• a copy of the underlying agreement;
    • tax registration number; and
    • a duly stamped and signed statement from the party purchasing or selling (as relevant) the foreign currencies: 
      • confirming that the underlying agreement is an authentic and valid document and the utilization of the underlying transaction for the purchase of foreign currencies against Rupiah shall not exceed the nominal value of the underlying transaction in the banking system in Indonesia and setting out the purpose of utilization and date of foreign currencies utilization, in case the underlying transaction is an estimation; and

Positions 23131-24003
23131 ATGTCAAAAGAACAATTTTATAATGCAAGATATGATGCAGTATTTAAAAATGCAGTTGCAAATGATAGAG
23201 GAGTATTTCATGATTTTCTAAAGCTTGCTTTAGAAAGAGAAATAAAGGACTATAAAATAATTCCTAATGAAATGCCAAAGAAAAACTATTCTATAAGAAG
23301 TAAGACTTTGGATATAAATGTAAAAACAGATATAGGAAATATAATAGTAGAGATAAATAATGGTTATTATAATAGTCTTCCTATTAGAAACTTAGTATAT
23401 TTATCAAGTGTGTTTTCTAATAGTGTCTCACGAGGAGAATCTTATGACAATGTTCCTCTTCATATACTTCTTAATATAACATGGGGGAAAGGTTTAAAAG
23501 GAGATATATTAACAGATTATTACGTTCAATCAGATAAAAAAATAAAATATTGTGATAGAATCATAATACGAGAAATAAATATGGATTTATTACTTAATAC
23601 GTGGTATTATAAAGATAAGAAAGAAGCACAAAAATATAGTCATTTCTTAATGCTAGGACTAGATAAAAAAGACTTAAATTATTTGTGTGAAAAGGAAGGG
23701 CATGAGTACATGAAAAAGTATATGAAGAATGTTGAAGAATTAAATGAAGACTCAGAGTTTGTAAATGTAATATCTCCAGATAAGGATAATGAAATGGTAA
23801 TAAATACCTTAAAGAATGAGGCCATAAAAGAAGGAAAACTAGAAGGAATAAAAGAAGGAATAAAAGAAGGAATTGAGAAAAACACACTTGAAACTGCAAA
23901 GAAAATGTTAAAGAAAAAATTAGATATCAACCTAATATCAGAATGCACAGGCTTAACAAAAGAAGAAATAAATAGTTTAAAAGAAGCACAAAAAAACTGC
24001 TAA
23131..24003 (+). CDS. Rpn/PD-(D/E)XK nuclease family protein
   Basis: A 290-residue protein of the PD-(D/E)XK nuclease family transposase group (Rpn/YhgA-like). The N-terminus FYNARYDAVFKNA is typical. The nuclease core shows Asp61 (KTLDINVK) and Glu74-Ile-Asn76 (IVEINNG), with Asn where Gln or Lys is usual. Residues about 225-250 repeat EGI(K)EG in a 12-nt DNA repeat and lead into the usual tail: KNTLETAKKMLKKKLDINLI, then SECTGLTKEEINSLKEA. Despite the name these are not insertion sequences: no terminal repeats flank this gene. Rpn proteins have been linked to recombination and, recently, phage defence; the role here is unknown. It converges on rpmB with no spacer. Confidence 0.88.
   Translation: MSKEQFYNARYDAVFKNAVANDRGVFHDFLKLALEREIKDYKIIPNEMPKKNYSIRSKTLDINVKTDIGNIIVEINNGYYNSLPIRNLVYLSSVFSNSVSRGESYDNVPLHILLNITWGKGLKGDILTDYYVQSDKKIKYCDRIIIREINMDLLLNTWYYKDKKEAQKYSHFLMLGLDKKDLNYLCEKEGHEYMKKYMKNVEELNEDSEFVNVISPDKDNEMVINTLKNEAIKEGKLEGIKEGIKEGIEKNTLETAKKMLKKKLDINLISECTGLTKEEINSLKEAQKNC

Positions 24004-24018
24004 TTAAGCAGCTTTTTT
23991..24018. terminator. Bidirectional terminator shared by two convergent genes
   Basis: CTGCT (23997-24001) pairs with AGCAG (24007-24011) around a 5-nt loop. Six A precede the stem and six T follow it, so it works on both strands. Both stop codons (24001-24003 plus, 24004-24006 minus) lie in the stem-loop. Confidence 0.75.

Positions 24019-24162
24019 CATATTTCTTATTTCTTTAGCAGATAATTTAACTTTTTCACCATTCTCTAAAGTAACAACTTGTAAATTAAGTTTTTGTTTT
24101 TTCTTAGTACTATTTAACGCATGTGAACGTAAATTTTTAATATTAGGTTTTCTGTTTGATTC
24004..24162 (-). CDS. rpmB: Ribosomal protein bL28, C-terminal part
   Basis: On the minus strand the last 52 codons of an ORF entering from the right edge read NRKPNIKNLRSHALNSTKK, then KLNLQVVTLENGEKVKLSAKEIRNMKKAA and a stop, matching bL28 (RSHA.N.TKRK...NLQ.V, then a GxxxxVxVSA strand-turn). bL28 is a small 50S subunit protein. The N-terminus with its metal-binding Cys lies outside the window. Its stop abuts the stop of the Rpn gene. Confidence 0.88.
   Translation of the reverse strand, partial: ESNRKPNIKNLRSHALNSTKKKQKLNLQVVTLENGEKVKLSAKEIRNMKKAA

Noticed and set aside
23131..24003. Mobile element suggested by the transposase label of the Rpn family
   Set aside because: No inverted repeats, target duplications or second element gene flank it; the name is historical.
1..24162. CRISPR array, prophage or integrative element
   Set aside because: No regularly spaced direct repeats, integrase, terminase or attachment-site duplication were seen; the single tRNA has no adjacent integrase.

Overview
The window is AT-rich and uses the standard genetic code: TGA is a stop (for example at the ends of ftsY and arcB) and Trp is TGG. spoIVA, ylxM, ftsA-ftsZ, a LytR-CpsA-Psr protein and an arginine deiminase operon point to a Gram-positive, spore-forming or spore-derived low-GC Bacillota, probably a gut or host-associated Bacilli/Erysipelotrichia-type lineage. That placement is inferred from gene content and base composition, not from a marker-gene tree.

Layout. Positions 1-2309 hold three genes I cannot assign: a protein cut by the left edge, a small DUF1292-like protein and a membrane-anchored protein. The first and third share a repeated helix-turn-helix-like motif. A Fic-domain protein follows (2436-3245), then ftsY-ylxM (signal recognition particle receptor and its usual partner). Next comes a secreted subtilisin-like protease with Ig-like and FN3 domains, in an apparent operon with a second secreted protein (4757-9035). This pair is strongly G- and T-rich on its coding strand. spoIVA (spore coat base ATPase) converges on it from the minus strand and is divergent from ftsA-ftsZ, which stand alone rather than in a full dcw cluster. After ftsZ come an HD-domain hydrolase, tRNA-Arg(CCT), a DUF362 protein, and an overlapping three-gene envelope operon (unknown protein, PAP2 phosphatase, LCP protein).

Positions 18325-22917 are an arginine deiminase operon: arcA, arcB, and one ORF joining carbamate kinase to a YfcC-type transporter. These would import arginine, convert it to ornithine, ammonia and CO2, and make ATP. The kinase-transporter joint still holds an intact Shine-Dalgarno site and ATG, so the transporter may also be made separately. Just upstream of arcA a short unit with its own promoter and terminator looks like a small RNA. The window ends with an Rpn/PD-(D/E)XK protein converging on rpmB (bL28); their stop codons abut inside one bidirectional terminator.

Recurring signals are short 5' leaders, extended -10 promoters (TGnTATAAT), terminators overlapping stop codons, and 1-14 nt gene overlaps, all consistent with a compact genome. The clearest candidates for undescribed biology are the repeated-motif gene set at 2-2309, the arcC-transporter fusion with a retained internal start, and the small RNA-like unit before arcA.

• (only if the underlying transaction is above USD25,000 (or its equivalent) for spot transaction and USD100,000 (or its equivalent) for (plain vanilla) derivative transaction as set out above, and conducting foreign currency structured product in the form of call spread option) setting out the total need, purpose of utilization and date of foreign currencies utilization, in case the underlying transaction is an estimation; or
      • (only if the underlying transaction is above USD5,000,000 (or its equivalent) for forward transactions and USD1,000,000 (or its equivalent) for option transactions, as set out above) setting out the source of funds, sales amount and time in obtaining the foreign currencies, in case the underlying transaction is an estimation.

    Recent Developments

    Bank Indonesia has recently issued the implementation regulation to the Bank Indonesia regulation No. 22/23/PBI/2020 on Payment System ("PBI 22/2020"), on 1 July 2021.